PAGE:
Though Amazon has downplayed the significance of Fire TV’s gaming aspect, calling it a bonus, its capabilities far outstrip its immediate competitors’, with 2GB of internal RAM and a 1.7GHz quad-core CPU. Sev Zero itself is a mildly inventive thirdperson shooter mixed with a tower defence game. You quickly beam back and forth between the ground battle and the wireframe maps where you built your traps. After you select a tower to teleport to, you have a short time to move your spawn point away from it, damaging enemies you land on. In a neat touch, you can throw your game from a Kindle Fire or Android phone to your Fire TV with the flick of a finger. These twists make for a frenetic action-strategy game, if not one likely to become anyone’s favourite, and it gets old after a few levels. But the production values are surprisingly high for what’s essentially a service for playing Android games on your TV, and it works as a proof of concept.
Canabalt, Sonic ports, Minecraft, Badland, Asphalt 8 and other Android favourites are all available. 8GB of internal storage sounds like a lot until you start installing some larger games, such as
The controller is a boxy and inelegantly tanklike, but perfectly serviceable, 360 knockoff
Deus Ex: The Fall or The Bard’s Tale. But uninstalling a game leaves its icon in your list unless you also choose to remove it from the cloud, which makes it more convenient to manoeuvre around the storage limit. Heavy on ports and casual fare, the current selection includes highlights such as The Walking Dead, The Cave and Prince Of Persia: The Shadow And The Flame, but there’s nothing to recommend playing them here over elsewhere. Dredging the bottom turns up some minor surprises, such as Dark Incursion (a Rolling Thunder- alike hampered by stiff controls), a Double Dragon remake trio, generic but fun action-RPG Soulcraft, and several Gojii hidden-object games. What’s missing is much console-challenging entertainment – though the recent addition of three Grand Theft Auto titles ( III, Vice City and San Andreas) is a hopeful sign – or the sense that Amazon has successfully courted the more ambitious indie developers. There are currently only a dozen titles listed in Fire TV’s indie category, including the quirky Quiet, Please, action-puzzler CLARC and user-generated melee battler Bit Brawlers.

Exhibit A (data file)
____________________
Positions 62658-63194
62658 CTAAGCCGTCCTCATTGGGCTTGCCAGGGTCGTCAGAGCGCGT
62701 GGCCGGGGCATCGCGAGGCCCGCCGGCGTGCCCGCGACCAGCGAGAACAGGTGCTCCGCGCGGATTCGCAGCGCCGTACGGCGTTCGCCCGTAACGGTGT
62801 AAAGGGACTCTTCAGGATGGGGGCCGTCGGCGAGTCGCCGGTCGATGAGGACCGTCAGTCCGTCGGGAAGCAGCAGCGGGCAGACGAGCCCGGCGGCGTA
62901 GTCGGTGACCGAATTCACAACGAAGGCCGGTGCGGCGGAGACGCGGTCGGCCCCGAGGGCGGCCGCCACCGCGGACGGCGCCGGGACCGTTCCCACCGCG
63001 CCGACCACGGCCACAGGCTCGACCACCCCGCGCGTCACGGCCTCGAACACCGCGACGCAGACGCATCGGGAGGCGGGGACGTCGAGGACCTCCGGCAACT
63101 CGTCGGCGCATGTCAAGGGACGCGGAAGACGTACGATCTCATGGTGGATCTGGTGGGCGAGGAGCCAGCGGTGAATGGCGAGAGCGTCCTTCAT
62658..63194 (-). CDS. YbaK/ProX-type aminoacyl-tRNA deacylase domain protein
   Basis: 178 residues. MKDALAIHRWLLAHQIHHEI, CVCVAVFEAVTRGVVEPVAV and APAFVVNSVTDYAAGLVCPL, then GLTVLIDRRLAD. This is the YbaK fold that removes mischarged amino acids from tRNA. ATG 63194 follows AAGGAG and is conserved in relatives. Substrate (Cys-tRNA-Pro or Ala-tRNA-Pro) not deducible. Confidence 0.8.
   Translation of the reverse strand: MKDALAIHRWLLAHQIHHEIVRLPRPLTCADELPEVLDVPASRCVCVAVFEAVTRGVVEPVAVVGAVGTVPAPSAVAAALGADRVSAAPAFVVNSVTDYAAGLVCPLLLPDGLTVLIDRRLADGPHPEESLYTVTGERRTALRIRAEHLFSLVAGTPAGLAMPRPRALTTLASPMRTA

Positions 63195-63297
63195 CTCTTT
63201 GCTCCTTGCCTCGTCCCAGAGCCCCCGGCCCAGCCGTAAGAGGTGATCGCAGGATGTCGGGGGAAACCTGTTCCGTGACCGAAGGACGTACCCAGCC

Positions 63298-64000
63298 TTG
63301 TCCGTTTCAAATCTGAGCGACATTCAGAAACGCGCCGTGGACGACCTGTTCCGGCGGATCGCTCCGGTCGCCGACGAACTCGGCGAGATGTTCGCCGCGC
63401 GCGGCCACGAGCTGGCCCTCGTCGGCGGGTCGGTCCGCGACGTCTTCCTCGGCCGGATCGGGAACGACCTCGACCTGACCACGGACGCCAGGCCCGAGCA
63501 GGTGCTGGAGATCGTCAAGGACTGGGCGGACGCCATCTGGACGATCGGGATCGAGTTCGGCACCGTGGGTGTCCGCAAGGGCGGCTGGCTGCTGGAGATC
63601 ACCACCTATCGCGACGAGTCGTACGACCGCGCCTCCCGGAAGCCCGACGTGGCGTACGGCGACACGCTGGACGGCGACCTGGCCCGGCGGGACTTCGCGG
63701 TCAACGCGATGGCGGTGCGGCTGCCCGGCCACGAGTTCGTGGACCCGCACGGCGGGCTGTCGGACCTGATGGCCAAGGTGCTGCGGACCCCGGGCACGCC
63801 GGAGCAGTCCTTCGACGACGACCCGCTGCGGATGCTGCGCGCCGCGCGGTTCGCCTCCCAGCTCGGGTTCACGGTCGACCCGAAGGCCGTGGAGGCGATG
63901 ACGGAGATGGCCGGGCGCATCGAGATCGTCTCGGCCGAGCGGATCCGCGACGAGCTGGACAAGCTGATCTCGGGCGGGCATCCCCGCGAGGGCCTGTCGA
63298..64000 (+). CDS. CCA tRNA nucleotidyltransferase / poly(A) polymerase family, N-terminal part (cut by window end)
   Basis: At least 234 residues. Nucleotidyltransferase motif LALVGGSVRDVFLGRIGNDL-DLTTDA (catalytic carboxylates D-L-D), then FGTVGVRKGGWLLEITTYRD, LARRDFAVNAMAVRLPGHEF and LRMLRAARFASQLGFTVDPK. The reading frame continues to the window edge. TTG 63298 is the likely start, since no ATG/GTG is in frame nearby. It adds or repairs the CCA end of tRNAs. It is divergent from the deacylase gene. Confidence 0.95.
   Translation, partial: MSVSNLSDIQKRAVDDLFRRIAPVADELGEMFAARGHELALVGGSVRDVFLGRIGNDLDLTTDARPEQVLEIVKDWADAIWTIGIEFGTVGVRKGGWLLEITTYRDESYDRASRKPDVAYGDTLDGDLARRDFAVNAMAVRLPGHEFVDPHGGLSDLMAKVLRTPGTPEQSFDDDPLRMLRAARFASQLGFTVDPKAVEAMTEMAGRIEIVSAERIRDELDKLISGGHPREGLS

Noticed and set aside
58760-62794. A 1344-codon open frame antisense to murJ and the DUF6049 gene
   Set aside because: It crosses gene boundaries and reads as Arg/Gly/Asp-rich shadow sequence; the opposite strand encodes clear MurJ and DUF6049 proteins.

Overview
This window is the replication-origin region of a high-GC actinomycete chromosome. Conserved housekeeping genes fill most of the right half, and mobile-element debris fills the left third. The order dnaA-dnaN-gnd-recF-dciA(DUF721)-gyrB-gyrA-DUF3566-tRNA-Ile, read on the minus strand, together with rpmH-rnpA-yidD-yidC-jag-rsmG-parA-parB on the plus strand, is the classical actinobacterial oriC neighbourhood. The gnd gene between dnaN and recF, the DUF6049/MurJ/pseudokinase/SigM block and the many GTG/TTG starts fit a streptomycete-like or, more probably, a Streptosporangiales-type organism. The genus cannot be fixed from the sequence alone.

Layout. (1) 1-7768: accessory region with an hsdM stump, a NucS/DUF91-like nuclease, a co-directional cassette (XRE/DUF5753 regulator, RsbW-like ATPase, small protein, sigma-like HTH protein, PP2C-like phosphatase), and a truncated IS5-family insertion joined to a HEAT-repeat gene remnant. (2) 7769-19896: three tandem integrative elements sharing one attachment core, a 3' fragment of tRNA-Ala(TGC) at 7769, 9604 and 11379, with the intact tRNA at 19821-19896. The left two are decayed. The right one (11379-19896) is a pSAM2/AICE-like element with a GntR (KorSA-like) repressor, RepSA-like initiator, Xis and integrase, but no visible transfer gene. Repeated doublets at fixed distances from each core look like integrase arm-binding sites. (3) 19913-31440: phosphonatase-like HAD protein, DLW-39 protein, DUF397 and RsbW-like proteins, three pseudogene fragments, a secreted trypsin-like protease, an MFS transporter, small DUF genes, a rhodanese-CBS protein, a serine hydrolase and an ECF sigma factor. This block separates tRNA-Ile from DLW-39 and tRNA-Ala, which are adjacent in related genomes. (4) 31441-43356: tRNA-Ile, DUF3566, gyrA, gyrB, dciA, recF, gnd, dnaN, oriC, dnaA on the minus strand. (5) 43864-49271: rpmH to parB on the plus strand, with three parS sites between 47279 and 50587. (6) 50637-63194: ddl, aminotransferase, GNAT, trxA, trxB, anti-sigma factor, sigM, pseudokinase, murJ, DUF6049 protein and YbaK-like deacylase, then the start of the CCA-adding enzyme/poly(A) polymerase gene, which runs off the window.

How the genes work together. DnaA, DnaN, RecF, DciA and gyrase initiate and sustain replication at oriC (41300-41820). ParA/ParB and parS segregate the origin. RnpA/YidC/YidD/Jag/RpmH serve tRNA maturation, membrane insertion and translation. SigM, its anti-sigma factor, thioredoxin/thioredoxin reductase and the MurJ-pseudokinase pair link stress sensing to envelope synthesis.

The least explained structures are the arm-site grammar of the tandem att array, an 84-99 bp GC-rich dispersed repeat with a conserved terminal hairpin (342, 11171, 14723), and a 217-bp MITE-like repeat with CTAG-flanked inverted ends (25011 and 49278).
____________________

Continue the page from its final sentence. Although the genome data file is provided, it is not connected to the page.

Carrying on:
While Fire TV has multiplayer capability, only one player can use the remote or controller to play on the screen, so others have to join in via smartphone or tablet (Android or Kindle Fire, of course). This narrowness sums up Fire TV’s limitations as a gaming console, although it still surpasses its closest Android-backed forerunner, Ouya, with more powerful hardware and a better controller. Still, it may also run aground unless future games can compete for screen time with console offerings. While it has decent media-streaming functionality, as a pure gaming machine it doesn’t make a convincing argument for people to essentially play mobile games that are available elsewhere while stuck at home. The usual issues of transporting touchscreen mechanics to a TV persist, so more ambitious titles that use the gamepad exclusively are the best way forward. Otherwise, Fire TV will remain a microconsole for casual gamers and curious Netflix hoarders who don’t mind rehashes and shovelware, with little to boost it over its similarly priced competitors.
Fire TV’s store is full of older games, such as Canabalt and DeusEx: The Fall. But Amazon’s secretive development slate will have to impress as much as its voice search does to drown out its livingroom competition